Australian family court overturns ruling that divorcing husband should receive more

business chart showing successAn Australian family court has overturned a ruling that a divorcing husband should receive a greater proportion of the couple’s assets after he successfully invested in shares.

In the case, known as Kane & Kane, a wealthy couple separated in 2009 after being married for nearly 30 years.  By that point, the couple had more than AU$4 million in assets, the majority of which was held in a superannuation fund.

This fund was set up with equal contributions from Mr and Mrs Kane. But Mr Kane later invested a large sum on the stock market, the Sydney Morning Herald reports. His investment was successful and generated a large profit.

As a result, when the couple split, the family court judge awarded two thirds of the fund, based on “his skill in selecting and pursuing the investment”. This equated to an additional $1 million.

The remainder of the couple’s assets – approximately $800,000 – was divided equally. The woman appealed and the decision was overturned by the Family Court of Australia who declared that the original judge had given “unacceptable weight” to the husband’s investment skills. The unequal division “could not be justified, said Deputy Chief Justice John Faulks.

There is often an element of luck in special contributions made to a couple’s wealth, he added:

“It is difficult to correlate effort or skill (even if special) with result. Frequently, the financial result of a contribution (whether by physical or intellectual labour or imagination foresight and perspicacity) will be influenced by external factors beyond the control of the party contributing.”

The case will now be reheard before a new judge.

This is an interesting case, but the reality is that, up here in the English courts, most judges would be unlikely to see a financial contribution of this nature as sufficient to depart from the fundamental principle of asset equality in divorce. Only a ‘stellar contribution’ to joint assets is normally sufficient – i.e. earning a “vast fortune” that it would clearly be unjust not to recognise.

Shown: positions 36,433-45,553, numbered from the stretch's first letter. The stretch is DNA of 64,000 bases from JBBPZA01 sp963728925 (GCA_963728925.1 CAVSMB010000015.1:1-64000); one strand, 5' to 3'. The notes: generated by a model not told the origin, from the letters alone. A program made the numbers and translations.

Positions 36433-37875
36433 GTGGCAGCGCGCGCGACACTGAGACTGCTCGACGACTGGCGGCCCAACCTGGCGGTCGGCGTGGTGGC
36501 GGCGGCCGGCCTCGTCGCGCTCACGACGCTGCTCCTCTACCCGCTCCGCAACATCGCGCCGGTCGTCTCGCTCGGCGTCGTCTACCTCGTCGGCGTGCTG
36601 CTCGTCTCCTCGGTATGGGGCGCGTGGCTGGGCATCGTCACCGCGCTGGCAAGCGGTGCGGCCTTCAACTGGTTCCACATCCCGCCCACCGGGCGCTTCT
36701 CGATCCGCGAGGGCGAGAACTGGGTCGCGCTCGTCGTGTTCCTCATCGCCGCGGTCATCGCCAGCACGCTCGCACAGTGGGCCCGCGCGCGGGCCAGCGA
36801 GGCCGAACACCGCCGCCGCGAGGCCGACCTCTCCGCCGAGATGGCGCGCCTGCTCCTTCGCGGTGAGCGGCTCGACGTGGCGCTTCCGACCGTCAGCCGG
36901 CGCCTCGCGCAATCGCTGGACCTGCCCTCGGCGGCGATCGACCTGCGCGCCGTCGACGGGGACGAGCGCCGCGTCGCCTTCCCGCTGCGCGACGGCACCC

In the 2005 divorce of advertising tycoon Sir Martin Sorrell, Mr Justice Bennett defined a stellar or “special contribution” as “a comparatively simple concept that one of the parties has within him/her a seed of genius which will be recognised when seen”. Sir Martin was duly awarded 60 per cent.

Sir Martin’s wife, incidentally was represented by future High Court judge Sir Nicholas Mostyn.

A similar principle applied in the later case of Charman v Charman. By the time this three-decade marriage came to an end, the couple had a fortune totalling £131 million, an achievement which earned them a place on the Sunday Times Rich List.

Although the court rejected Mr Charman’s initial argument that his wife had been no more than a “housewife” and she should therefore content with a settlement of £20 million, he still received the lion’s share of the couple’s assets (62 per cent), thanks to his ‘stellar’ contribution. Mrs Charman walked away with a mere £48 million.

But such headline-hogging cases are very much he exception rather than the rule. For most divorcing couples, a 50-50 split will the central principle of their financial settlement.

Photo by s_falkow via Flickr under a Creative Commons licence

Marilyn Stowe

The senior partner at Stowe Family Law, Marilyn Stowe is one of Britain’s best known divorce lawyers with clients throughout the country, in Europe, the Far East and the USA.

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3 comments

Luke - January 10, 2014 at 7:29pm

I have sympathy with people in the past, because it wasn’t common knowledge that the courts would make these perverse judgements on asset redistribution the default position in divorce.

For the ones getting married now that will get asset stripped in the future I will have much less sympathy – because anybody with half a brain should be well aware that if you have any significant assets or a stellar talent then marriage is an absolutely barmy institution to enter into.

anon - January 10, 2014 at 11:05pm

£1m seems rather minimal when compared to 4billion – if the report is correct.

Luke - January 12, 2014 at 4:10pm

The “billion” I assumed was a mistake – you don’t hold the best part of £2,000,000,000 in a superannuation fund unless you are a moron :-)

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